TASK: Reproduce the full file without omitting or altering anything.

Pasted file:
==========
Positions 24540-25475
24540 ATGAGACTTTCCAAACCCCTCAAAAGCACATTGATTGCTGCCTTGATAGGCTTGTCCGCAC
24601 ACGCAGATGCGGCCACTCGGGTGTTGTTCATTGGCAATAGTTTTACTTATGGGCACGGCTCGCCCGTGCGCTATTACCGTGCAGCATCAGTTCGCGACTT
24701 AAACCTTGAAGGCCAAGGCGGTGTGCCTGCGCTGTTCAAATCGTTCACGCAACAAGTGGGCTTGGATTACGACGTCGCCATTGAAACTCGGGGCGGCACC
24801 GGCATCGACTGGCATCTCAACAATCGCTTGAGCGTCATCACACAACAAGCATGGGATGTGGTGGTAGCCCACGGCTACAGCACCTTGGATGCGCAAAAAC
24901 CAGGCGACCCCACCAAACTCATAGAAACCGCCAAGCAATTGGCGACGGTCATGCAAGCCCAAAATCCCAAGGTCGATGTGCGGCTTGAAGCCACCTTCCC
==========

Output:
Positions 24540-25475
24540 ATGAGACTTTCCAAACCCCTCAAAAGCACATTGATTGCTGCCTTGATAGGCTTGTCCGCAC
24601 ACGCAGATGCGGCCACTCGGGTGTTGTTCATTGGCAATAGTTTTACTTATGGGCACGGCTCGCCCGTGCGCTATTACCGTGCAGCATCAGTTCGCGACTT
24701 AAACCTTGAAGGCCAAGGCGGTGTGCCTGCGCTGTTCAAATCGTTCACGCAACAAGTGGGCTTGGATTACGACGTCGCCATTGAAACTCGGGGCGGCACC
24801 GGCATCGACTGGCATCTCAACAATCGCTTGAGCGTCATCACACAACAAGCATGGGATGTGGTGGTAGCCCACGGCTACAGCACCTTGGATGCGCAAAAAC
24901 CAGGCGACCCCACCAAACTCATAGAAACCGCCAAGCAATTGGCGACGGTCATGCAAGCCCAAAATCCCAAGGTCGATGTGCGGCTTGAAGCCACCTTCCC